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Your most budget-friendly Christmas ever

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However much you look forward to Christmas, the expense of it can leave you with a sense of dread too. But with a little forward-planning you can keep your costs under control. Here’s how.

Every January you swear that next Christmas will be cheaper, but then suddenly here it is again: presents to be bought, house to be decorated, guests to be cared for, and turkey and all the trimmings to be cooked. It doesn’t have to be this stressful. With careful planning and a little creativity, you can limit those spiralling costs, and keep on top of your budget. These tips and tricks will help you plan your Christmas down to the last penny, to make sure you don’t need to tighten your belt too much come January.

Budget for your gifts

1. Set a budget and stick to it: think of the total maximum spend then divide this up between the number of people you have to buy for, weighting up and down according to importance and expectations. If one or two gifts go over the individual budget, you can even it out quickly by making sure the next couple of buys are under-budget.

2. Suggest a family spend limit: Christmas is really about the kids, so the whole family will probably find it a relief to have a Secret Santa arrangement or at the very least a spending limit for adults.

3. Shop ahead and online: don’t leave everything till the last minute. To get the bargains, do your research early online – there will be discounts in the run-up to Christmas, and always seek out voucher codes as well. Multi-purchase deals can be a lifesaver too, as long as your gift recipients don’t live at the same house! Read our Guide to savvy online gift shopping for more ideas.

4. Make your own: you can save cash and look extra-thoughtful with homemade gifts such as our Christmas Tea & Truffles gift set

5. Cover all bases: read our guide to Savvy gift-shopping to make sure you remember all the extras, like batteries, gift receipts and so on.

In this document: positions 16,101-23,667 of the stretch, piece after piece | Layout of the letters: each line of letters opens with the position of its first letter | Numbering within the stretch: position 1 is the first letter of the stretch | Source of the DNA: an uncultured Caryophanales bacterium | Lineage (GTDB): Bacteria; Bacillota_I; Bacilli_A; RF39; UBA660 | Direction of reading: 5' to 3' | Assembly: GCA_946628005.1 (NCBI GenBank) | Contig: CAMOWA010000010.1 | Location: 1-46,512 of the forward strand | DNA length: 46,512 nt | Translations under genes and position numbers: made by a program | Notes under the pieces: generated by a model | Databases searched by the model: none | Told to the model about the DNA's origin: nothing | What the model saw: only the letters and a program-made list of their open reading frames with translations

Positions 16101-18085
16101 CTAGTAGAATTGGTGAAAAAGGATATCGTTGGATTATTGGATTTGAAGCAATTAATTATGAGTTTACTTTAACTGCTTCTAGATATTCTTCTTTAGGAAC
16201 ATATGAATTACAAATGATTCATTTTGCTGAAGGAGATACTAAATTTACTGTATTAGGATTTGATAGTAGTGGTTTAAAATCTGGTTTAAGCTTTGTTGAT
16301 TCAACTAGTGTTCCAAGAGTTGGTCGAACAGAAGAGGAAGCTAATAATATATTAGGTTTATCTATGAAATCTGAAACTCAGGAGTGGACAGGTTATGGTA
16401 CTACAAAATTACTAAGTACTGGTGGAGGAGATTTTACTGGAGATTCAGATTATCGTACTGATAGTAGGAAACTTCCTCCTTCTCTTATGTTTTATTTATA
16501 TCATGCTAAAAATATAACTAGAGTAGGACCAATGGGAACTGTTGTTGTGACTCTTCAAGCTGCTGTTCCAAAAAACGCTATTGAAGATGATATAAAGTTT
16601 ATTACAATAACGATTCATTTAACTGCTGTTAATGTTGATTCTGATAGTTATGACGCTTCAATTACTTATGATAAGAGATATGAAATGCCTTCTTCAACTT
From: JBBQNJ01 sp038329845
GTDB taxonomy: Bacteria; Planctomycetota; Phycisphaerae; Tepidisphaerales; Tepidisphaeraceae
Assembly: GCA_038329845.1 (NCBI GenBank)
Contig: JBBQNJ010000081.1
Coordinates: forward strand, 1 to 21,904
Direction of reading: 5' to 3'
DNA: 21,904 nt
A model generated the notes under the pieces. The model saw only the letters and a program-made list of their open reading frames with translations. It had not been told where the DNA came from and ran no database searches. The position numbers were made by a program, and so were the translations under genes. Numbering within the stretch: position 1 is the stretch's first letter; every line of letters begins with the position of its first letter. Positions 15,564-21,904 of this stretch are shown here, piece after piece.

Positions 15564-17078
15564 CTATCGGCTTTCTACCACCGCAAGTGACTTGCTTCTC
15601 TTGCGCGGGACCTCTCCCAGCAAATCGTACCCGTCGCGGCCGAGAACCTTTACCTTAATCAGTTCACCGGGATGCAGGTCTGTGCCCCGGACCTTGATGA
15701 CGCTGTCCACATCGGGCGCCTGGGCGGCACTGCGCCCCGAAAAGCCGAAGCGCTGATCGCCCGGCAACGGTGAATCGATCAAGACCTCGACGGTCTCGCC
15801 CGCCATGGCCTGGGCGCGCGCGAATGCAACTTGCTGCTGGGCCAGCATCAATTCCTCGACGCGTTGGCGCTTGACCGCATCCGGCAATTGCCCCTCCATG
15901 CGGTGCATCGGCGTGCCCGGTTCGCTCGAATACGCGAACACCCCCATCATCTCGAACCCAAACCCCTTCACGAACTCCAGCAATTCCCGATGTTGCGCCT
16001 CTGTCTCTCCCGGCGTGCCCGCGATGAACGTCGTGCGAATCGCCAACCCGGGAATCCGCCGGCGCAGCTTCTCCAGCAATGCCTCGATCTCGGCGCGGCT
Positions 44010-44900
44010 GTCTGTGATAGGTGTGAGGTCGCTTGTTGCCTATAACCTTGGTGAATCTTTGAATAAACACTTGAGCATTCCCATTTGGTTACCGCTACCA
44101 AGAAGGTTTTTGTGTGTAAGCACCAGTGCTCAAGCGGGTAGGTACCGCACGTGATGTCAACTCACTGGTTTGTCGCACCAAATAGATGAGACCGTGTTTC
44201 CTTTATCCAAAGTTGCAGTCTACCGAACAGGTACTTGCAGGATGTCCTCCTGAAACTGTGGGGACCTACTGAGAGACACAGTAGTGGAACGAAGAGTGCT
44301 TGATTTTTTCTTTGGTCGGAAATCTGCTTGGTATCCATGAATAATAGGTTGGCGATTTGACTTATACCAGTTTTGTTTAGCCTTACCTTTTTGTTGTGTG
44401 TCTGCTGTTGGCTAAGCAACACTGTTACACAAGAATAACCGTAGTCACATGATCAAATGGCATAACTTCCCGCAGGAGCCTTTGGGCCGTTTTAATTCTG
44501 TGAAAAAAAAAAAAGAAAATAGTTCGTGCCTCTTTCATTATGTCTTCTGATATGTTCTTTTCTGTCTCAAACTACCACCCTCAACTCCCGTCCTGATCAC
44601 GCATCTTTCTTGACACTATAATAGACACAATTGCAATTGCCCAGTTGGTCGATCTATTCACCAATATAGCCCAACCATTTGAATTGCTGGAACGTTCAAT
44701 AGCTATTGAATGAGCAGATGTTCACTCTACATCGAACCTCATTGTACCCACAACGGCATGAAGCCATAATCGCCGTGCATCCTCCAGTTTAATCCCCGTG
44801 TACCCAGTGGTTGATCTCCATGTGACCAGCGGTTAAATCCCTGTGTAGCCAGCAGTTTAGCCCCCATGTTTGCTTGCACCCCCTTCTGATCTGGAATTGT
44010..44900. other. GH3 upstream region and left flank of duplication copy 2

Cut costs on cards and decorations

1. Save on postage: instead of spending a fortune on stamps, you can send free online e-cards or, for a small donation, send charity e-cards – after all, it’s the thought that counts.

2. Get crafty with the kids The children can make gorgeous, endearing cards and gift tags (which can be surprisingly expensive) from old cards you were sent last year, scraps of wrapping paper, ribbon etc. Cut the ribbon loops (used for keeping the clothes on hangers in shops) out of tops and skirts – they’re perfect for gift tags! Try our Scandi-style ideas in the article Fun inspiration for DIY decorations or discover how to make a wreath in our article Five DIY Christmas ideas.

Eat, drink and be thrifty!

1. Plan your meals and parties: itemise everything you’ll need, to avoid over-buying, and then when deals on frozen or non-fresh items come up, you can buy in advance and tick them off the list. Party foods get cheaper when you can bulk-buy them.

2. Don’t panic-buy: you don’t want to be throwing away veg that’s gone off, or worrying about whether the turkey is still in date. But on Christmas Eve, supermarkets reducing fresh meat might provide you with a bargain you can use for Boxing Day lunch or freeze to make January cheaper at the checkout.

3. Buy with friends: if there’s something you can save on by bulk buying, or a food like cranberry sauce that you only need a small amount of, plan to buy and share the food and its cost with a friend of neighbour.

4. Ditch the turkey! It sounds radical, but if you don’t have a huge gathering, a chicken or other meat might be cheaper, as it doesn’t have that Christmas mark-up, and it’ll also save you eating turkey curry all week.

5. Practice your leftover recipes: try our article One chicken, two meals for ideas. You can even use leftovers for desserts: read Leftover Recipes: 3 Simple Puddings to find out how.

6. Don’t lose your head in the supermarket: if you already have good money-saving shopping habits, stick to them even though it’s Christmas. If you need a reminder, read our article Ten tips to save money on your weekly food shop.

Do you stick to a Christmas budget, or do you find costs spiralling? Share your thoughts in the comments box below.

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